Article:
If you are making forward lays with no engine on the hydrant, dual 3's is not even in the ballpark of 5" unless you are satisfied with 300-500 gpm max.

    If you reverse lay typically or always put an engine on the hydrant, then I would probably say the other member is at least got an argument because you make up for the higher FL with pump pressure, particulary if you are only talking 500 ft.

    One option you might consider as middle of the road is go 4". 4" will slightly out perform the dual 3's and now you have just a single line to pick up vs. the dual 3's and I've never heard anyone complain about the size of 4".

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    And anybody who thinks that it is easier to pick up two lengths of 3" vs one length of 5" needs to have his head examined...that is twice the number of feet to pick up not to mention if you are actually laying comparable hose lines as stated you will need 3 or 4 of these 3" hoses to equal that one 5". That's going to take a lot more time and energy to pick up no matter how you slice it

    Birken

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    Quote Originally Posted by kfactor

    One option you might consider as middle of the road is go 4". 4" will slightly out perform the dual 3's and now you have just a single line to pick up vs. the dual 3's and I've never heard anyone complain about the size of 4".

    No malice intended, but "settling" with 4" is doing nothing short of saying that you find it acceptable to lose out on the ability of higher end flows when really needed. The real issue here is we're so lacking in expierencing big fires that we get away with small supply hose, poor supply line configurations, no relay valves or no engines on hydrants etc. Sure, it works for the typical bedroom fire, but wen you've got a house well off thats moving into the exposures and you can only get a measly 800 gpm from your dual 3's or single 4" line then you are F'ed. Why buy the big pump and carry small hose??? Dont be lazy or make uninformed decisions. Plan to deal with what we exist for, fires.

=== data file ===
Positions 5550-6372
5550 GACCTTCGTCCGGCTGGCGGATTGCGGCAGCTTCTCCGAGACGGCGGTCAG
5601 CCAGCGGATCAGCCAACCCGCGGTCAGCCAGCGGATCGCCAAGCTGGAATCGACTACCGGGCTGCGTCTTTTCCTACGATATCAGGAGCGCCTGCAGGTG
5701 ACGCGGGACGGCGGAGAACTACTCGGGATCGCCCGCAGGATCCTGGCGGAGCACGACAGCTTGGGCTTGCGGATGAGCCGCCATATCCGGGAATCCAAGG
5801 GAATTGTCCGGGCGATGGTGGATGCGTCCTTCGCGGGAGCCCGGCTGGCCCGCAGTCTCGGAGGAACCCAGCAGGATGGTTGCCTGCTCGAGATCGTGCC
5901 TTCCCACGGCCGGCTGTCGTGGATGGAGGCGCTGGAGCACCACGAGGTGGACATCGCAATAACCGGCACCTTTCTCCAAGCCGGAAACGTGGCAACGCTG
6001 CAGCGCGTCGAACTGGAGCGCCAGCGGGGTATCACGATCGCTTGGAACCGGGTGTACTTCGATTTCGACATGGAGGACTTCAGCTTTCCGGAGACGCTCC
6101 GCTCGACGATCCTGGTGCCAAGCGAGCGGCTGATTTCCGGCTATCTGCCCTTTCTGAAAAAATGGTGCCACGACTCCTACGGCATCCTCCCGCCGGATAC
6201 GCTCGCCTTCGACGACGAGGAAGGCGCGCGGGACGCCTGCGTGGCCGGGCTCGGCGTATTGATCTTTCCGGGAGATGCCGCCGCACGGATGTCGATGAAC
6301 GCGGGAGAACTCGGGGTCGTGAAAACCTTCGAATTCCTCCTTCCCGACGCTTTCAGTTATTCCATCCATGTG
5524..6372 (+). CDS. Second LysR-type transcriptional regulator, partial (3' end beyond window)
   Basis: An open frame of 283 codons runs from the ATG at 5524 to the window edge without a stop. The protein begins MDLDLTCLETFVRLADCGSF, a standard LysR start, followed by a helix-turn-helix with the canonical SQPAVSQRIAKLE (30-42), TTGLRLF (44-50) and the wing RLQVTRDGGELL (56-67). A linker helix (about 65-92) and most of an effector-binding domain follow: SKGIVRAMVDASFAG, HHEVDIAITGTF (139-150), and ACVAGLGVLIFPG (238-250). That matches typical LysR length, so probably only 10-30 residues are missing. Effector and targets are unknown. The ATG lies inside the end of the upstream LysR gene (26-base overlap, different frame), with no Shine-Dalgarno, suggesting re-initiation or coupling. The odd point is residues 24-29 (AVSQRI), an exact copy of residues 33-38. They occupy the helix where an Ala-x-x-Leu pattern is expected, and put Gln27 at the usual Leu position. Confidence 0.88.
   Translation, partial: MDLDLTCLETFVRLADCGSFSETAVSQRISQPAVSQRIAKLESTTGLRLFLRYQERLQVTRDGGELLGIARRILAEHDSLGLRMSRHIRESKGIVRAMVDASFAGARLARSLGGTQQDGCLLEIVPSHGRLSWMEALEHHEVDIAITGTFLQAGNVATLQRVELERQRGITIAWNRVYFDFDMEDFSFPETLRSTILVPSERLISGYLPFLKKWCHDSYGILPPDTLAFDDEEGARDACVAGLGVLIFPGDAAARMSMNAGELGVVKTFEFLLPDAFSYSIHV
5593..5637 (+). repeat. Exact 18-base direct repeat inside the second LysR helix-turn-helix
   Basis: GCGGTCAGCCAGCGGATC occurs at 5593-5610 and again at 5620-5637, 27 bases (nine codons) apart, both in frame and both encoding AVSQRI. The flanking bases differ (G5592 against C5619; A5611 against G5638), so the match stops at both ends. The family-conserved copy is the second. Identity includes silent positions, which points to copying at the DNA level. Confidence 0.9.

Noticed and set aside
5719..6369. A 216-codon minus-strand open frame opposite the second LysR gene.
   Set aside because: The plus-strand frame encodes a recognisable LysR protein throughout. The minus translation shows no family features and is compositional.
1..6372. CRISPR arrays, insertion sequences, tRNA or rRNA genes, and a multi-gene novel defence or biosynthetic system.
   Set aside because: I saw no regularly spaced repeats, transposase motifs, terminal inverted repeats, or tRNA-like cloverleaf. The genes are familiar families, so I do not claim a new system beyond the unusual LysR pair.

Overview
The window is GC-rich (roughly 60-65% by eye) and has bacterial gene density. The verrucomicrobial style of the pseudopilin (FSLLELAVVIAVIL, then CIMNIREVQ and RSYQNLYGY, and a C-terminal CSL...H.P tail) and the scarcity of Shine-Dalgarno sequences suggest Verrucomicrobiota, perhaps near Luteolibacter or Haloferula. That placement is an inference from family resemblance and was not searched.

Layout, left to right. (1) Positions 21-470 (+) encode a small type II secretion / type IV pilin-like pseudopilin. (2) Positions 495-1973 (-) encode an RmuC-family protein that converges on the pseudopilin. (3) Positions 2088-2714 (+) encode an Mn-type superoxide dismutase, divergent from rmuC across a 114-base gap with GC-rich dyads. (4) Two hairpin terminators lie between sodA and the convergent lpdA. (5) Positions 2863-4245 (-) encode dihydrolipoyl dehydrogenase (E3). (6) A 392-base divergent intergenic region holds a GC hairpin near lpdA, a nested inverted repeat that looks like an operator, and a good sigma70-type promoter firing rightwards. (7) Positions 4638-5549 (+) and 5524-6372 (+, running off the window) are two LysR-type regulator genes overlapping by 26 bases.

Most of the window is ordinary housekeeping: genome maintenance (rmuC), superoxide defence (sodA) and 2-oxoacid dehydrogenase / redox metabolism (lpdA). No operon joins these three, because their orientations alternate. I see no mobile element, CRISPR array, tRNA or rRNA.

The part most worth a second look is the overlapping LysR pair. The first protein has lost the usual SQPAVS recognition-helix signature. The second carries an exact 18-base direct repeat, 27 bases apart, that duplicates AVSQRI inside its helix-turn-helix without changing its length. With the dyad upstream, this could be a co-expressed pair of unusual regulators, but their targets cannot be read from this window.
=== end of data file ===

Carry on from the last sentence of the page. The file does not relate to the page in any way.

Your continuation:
Last edited by MG3610; 01-22-2006 at 08:52 PM.

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    Finally found my book...

    From IFSTA Driver/Operator 1st Ed. (c) 1999

    Maximum relay distance in feet (with 20 PSI residual pressure)

    250 GPM
    Single 3": 3600 ft
    Dual 3": 14,400 ft
    Single 4": 13,200 ft
    Single 5": 33,000 ft

    500 GPM
    Single 3": 900 ft
    Dual 3": 3600 ft
    Single 4": 3300 ft
    Single 5": 8250 ft

    1000 GPM
    Single 3": 225 ft
    Dual 3": 900 ft
    Single 4": 825 ft
    Single 5": 2050 ft

    This data reflects the lines as pumped from engine to engine with the typical 20 PSi residual factor added. It is easy to figure if you run your own numbers.

    The math is simple...
    -Determine your flow
    -Figure the friction loss per 100'
    -determine total friction loss
    -add 20 PSI residual

    You can also flow test a few hydrants to determine your typical flows/pressures to use with the above valculation.

    Remember, without an engine boosting the plug, your hydrant discharge pressures would need to add the total friction loss per given flow. I doubt the hydrants you have can perform at the pressures we're talking about. So the listed flows aren;t possible until your second due engine arrives.

    An easy way to think about the pressure required to move water through supply hose is think of the residual pressure of a hydrant as the pressure you would pump from your engine if you were in relay (or on the plug). The hydrant cant increase its pressure when it is flowing, so as you demand more water from it, its pressure will drop, thereby reducing the distance it can move that water due to friction loss. Using smaller hose will seriously impact this distance and efficiency.


    So at the end of todays lesson we learned that if you went out and replaced all of your dual beds of 3" line with single beds of 4" you actually went backwards in efficiency!!